9. I am not looking for a career or a steady income, even a meager one. I don't want to (really can't) do what has to be done in order to do shows/fairs, nor do I care for galleries with their outrageous cuts. I'd probably change my tune if I made pieces of a quality truly worthy of the gallery world, which could be priced so as not to lose money on the deal, but I don't reach that standard (and at over 70 I am not looking to travel the road to get there). I also have a deep-seated aversion to the high-end business/social "art world" , having been exposed to it in the past. Consigment feels like thrift-store-level thinking and I wouldn't even consider it. I like selling directly from my own website, and via word-of-mouth, but am finding that the current need for what is called "fusion marketing" , to generate substantial and steady traffic/interest, is way above my pay grade (translation: exceeds my energy level and I can't afford to purchase integrated services). I am blessed to be happy and motivated to hold my own, for my own satisfaction, and still make a dent in the cost of output.
  10. LeeU

    Table Top Wheels

    Yeah--for 100 lbs of clay, to make 4 foot tall vases, you'll need to hang it from the ceiling and throw upside down like what-his-name did LOL
  11. LeeU


    Golly dang that is gorgeous!
  12. If it's on the underside maybe it could be buzzed off with a Dremel.
  13. In the future you might consider staining the wood display shelving all the same color, or painting them so the booth looks more cohesive (either for structures to receed more in the background, or maybe a nice black to stand out--either way, uniformity helps accentuate your wares and looks more professional. I agree about the bedspread/tablecloth etc--go to a neutral light bone/white and use a product that doesn't scream that it came from your house. Also agree-no "seconds". Myself, I don't care for shows/events and try to avoid them, but I have found--even with yard sale experience--that it is really important not to look bored, even if there are dead spells. Don't bury your head in a tablet or magazine--keep looking alert and alive (but not too eager). Hope you have business cards--if not, get some nice ones for the next time. Best wishes!!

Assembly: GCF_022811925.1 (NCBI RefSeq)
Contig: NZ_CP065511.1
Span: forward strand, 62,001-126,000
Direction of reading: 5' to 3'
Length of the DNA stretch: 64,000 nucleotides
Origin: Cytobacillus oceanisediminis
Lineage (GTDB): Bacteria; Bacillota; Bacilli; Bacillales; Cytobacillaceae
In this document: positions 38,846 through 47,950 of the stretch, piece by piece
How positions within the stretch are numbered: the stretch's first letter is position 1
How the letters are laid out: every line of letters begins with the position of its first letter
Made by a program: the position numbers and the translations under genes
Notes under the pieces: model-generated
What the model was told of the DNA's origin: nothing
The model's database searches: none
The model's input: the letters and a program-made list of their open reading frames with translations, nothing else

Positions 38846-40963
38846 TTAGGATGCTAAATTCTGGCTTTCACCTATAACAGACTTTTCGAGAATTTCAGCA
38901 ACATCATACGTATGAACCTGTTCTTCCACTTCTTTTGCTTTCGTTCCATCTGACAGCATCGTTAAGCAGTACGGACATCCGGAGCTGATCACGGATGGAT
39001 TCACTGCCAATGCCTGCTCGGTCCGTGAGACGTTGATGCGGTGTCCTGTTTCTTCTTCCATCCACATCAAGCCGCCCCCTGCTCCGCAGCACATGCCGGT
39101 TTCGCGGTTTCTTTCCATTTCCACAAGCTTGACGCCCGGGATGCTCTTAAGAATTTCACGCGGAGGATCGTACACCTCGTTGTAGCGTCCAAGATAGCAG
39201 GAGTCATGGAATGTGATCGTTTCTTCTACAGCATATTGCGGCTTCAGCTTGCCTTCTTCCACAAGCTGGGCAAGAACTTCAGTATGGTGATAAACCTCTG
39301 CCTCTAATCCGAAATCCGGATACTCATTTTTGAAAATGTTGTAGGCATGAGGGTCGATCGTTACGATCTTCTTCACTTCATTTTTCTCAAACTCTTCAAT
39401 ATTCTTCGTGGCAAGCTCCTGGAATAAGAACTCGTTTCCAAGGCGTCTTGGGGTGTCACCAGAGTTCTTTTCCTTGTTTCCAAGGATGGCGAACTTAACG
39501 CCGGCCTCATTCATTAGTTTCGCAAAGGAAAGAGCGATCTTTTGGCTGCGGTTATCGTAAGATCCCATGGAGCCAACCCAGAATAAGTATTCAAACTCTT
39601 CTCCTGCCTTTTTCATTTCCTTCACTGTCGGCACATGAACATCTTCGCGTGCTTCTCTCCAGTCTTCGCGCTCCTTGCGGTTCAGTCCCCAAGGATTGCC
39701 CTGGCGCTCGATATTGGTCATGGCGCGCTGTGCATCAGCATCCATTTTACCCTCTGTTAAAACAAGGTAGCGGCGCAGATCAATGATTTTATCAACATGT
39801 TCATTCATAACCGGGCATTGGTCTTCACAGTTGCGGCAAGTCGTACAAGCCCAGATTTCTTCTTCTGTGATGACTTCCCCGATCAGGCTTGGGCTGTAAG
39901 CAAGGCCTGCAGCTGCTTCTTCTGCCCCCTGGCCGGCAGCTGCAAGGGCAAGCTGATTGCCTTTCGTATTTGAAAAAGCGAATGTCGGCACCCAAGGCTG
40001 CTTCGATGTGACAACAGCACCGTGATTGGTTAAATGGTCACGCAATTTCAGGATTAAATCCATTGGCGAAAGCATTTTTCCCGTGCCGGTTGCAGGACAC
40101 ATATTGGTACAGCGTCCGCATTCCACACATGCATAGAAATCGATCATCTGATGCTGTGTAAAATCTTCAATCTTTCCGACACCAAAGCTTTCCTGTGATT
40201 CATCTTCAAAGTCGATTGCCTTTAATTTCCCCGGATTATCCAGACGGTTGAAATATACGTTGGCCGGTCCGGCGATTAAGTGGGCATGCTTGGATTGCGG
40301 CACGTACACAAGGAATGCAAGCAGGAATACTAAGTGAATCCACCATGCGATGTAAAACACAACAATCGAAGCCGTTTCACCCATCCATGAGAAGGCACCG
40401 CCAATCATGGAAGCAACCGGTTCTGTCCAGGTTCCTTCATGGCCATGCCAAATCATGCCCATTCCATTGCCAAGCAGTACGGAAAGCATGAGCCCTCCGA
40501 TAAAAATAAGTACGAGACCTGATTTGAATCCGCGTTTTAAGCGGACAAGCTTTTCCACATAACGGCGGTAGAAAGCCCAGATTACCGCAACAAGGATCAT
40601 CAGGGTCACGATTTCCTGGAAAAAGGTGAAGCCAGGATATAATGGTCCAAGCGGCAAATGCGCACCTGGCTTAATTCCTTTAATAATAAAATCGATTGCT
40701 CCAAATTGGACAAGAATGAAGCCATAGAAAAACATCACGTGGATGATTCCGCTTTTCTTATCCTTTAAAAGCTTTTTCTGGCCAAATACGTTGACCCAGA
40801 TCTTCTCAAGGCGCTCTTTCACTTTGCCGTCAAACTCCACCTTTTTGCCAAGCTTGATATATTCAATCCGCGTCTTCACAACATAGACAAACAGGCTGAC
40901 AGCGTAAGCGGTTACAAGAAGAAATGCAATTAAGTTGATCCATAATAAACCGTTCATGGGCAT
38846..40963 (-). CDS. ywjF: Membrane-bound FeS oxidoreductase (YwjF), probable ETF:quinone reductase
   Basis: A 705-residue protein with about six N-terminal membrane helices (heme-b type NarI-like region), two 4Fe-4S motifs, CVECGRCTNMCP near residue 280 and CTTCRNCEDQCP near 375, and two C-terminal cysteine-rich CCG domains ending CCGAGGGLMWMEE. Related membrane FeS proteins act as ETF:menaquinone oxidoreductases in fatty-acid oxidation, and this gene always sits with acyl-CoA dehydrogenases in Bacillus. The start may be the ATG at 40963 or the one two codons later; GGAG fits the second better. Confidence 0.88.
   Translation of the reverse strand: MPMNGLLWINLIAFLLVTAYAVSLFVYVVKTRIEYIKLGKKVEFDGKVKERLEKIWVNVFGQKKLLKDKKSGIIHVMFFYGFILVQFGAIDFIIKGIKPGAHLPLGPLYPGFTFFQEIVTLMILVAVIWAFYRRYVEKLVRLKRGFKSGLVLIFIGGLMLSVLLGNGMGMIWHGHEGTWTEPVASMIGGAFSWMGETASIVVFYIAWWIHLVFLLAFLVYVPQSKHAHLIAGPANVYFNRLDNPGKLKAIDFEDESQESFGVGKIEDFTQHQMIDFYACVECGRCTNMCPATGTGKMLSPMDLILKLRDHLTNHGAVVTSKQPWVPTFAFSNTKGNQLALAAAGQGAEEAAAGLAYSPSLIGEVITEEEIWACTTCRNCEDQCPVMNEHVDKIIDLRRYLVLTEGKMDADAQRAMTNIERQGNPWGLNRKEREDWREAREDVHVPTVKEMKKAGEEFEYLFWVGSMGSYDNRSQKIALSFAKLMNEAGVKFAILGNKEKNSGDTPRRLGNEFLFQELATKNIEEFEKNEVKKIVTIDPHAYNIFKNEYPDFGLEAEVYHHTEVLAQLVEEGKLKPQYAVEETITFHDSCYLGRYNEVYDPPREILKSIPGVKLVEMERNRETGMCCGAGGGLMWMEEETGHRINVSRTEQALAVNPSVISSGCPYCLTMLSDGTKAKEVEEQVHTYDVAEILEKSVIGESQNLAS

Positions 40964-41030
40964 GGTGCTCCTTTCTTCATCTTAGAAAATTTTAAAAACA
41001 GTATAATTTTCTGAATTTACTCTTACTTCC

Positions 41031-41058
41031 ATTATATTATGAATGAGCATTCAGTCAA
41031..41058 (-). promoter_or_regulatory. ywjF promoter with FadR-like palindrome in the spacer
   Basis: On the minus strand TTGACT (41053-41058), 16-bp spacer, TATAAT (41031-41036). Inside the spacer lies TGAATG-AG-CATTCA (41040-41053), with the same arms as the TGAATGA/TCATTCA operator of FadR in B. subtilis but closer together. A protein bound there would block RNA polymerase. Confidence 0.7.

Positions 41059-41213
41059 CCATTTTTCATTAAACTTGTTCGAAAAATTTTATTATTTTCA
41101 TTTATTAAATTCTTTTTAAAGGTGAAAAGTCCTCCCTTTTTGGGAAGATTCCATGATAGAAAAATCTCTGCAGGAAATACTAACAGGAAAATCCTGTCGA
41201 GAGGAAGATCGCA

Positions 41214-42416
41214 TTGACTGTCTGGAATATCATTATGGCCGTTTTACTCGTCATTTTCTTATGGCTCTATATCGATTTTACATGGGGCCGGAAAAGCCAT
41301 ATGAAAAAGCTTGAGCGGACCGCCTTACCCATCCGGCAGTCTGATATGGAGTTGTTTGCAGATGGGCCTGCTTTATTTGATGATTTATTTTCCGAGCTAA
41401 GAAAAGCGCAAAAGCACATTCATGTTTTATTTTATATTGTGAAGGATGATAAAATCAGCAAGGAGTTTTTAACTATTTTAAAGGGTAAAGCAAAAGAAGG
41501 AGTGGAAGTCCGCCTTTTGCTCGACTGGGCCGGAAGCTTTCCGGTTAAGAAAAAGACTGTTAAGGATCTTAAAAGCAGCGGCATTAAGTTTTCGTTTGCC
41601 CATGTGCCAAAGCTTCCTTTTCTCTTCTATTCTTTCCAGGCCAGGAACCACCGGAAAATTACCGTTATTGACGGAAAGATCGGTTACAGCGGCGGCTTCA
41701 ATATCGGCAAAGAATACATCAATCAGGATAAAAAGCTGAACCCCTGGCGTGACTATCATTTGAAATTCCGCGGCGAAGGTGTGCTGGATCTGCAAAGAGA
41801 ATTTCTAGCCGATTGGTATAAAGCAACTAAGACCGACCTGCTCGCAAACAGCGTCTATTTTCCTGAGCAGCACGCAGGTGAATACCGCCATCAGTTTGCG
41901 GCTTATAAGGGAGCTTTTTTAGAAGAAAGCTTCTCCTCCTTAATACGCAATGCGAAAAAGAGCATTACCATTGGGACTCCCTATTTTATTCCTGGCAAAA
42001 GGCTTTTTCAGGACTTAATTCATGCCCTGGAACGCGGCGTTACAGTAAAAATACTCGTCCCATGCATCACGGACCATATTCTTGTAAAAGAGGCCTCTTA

14. I'm someone who won't let three dirty dishes/pans pile up in the sink, but will build a high tower and low foothills all over the counter out of clean and dry dishes/pans. Studio is the same. I clean fastideously after most elements of doing anything...but dry tools will be piled up and falling off the drying shelf before I put them back where they belong. My latest cleaning tool is one of those "spin" mops. I really like it--mops up great and is so easy to rinse & put away. I use lots of water, the bucket system for pre-wash, plenty of towles, and I TRY to never let it go onto another day. I find if I leave a mess with the intention of getting to it "tomorrow", I have a 50-50 chance of ending up avoiding the studio all together. That is a pit I work to not fall into. It should be noted that I have low production and can spend the time doing it so often-----if it were a true working studio, I'd probably tend to it every few days or a week or so at the most.
  15. LeeU


    Mr. Turtle and the Red Rattle. Some pieces I'm showing at the Gallery at Well Sweep, Hillsboro, NH. It's a small exhubit featuring clay toys and musical instruments. I have a few rattles, my Mr. Turtle pull toy, and 2 little spinning tops.